In measuring these defenses, we need to evaluate not only how well we have secured these systems in operation, but also how securely the providers of these systems have developed and updated them. The recent source code theft at Okta, a leading provider of cloud-based multifactor authentication and single sign-on solutions, as well as the breach at password manager LastPass, put this in relief. Unfortunately, existing certifications like ISO 27001 and SOC 2 shed little light on whether robust software lifecycle security processes are in place. Thus the National Cybersecurity Strategy released in March calls for incentivizing better software security both through shifting liability to software providers and using the government’s purchasing power to incentivize the adoption of modern frameworks like NIST’s Secure Software Development Framework (SSDF) and the related concept of a Software Bill of Materials (SBOM). As SSDF and SBOM attestation frameworks become formalized, they should be adopted into companies’ third-party risk management programs.
Third, we need to plan for, and measure performance against, low probability high consequence events.
There is a trend toward quantifying financial impacts of cyber risk through models like Value at Risk, which quantifies (usually in dollar terms) an entity’s potential loss in value over a defined period of time at a given confidence level. These models are useful, but are necessarily dependent on data inputs. Depending on what data drives these models, they can present an overly rosy view of risk. History tells us this is what happened on credit and liquidity risk in the early 2000s, and we have the 2007-2008 financial crisis to show for it.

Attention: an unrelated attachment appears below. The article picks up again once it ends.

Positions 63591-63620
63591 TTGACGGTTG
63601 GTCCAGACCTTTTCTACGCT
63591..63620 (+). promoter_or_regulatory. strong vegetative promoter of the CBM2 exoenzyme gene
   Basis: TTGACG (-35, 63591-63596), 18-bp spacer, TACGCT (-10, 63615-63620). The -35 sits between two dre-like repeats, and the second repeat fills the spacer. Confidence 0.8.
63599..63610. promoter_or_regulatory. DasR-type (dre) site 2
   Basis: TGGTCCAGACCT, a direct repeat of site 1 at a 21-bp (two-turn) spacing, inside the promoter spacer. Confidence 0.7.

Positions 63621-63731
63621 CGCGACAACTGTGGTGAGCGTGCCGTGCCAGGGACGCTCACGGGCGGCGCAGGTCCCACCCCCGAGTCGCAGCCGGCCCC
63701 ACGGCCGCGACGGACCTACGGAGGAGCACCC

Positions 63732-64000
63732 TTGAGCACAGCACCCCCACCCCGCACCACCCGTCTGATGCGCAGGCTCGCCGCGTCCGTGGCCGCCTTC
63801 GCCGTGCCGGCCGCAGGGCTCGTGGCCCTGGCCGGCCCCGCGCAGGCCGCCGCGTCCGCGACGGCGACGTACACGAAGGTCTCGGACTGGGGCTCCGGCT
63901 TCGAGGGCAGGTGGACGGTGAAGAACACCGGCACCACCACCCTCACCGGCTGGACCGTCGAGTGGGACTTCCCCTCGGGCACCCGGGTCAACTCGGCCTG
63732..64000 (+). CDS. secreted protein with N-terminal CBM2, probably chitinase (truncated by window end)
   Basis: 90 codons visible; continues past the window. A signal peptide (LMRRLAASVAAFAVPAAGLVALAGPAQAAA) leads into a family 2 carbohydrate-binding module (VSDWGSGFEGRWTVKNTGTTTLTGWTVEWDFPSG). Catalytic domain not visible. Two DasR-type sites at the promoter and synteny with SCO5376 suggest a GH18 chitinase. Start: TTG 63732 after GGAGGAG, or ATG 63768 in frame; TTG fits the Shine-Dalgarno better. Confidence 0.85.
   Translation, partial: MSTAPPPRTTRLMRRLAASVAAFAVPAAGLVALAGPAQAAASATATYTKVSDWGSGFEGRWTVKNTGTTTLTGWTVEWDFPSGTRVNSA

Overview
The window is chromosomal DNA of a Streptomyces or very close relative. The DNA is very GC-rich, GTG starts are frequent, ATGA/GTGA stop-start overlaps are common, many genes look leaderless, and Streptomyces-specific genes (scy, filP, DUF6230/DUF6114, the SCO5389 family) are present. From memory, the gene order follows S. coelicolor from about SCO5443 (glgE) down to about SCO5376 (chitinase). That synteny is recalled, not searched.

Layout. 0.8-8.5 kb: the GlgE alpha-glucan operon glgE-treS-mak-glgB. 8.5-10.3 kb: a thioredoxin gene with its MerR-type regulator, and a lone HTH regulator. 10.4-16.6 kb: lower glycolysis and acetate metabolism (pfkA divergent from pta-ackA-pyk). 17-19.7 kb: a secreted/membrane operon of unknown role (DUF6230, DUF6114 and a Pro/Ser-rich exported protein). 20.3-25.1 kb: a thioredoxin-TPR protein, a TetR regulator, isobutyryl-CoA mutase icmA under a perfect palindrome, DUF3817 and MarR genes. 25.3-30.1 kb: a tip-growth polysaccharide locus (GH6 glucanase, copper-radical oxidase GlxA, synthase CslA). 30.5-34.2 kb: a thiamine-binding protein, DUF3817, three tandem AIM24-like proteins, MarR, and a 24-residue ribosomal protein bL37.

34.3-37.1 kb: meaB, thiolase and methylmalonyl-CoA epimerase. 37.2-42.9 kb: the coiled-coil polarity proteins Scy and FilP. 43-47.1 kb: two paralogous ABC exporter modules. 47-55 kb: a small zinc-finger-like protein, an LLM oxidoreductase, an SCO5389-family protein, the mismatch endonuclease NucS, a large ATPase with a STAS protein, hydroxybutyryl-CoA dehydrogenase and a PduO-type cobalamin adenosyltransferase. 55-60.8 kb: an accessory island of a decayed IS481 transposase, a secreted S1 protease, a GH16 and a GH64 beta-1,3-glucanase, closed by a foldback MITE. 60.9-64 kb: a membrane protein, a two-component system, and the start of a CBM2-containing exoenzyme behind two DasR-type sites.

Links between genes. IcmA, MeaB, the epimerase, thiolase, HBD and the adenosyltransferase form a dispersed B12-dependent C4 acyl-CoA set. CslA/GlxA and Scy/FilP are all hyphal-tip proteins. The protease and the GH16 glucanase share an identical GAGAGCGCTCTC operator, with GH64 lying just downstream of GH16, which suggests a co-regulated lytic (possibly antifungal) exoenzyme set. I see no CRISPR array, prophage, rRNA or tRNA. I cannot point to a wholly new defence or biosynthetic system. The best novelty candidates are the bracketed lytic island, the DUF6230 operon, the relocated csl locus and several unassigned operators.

At DHS after 9/11, we framed preparedness planning around a core set of planning scenarios, and British banking regulators now require similar planning and testing around “severe but plausible” scenarios. A good place to start is what happened to Maersk in the notPetya incident, where the company came within a hair’s breadth of permanently losing its IT system to destructive malware later attributed to Russia. More recently, Ukraine’s pre-invasion migration of workloads to the cloud was critical to its ability to weather a torrent of Russian cyber attacks. The current geopolitical climate underscores the importance of reframing resiliency planning around how to keep the company afloat if its core systems are compromised. Have we maintained offline back-ups and tested recovery? Can we reconstitute a way to communicate with essential employees? Do we know how to ensure that certain important but low-risk payments can continue?
We can turn risk into opportunity: if we can coalesce around mechanisms to measure cybersecurity performance with transparency, accuracy, and precision, we could work with allied nations to codify and implement them. They could then be reflected as baseline requirements in technology procurements abroad, creating larger opportunities for differentiation. There is no such thing as risk elimination, but through better measurement and incentivization, we can not only manage these technology risks, but turn them into opportunities for a more resilient economy.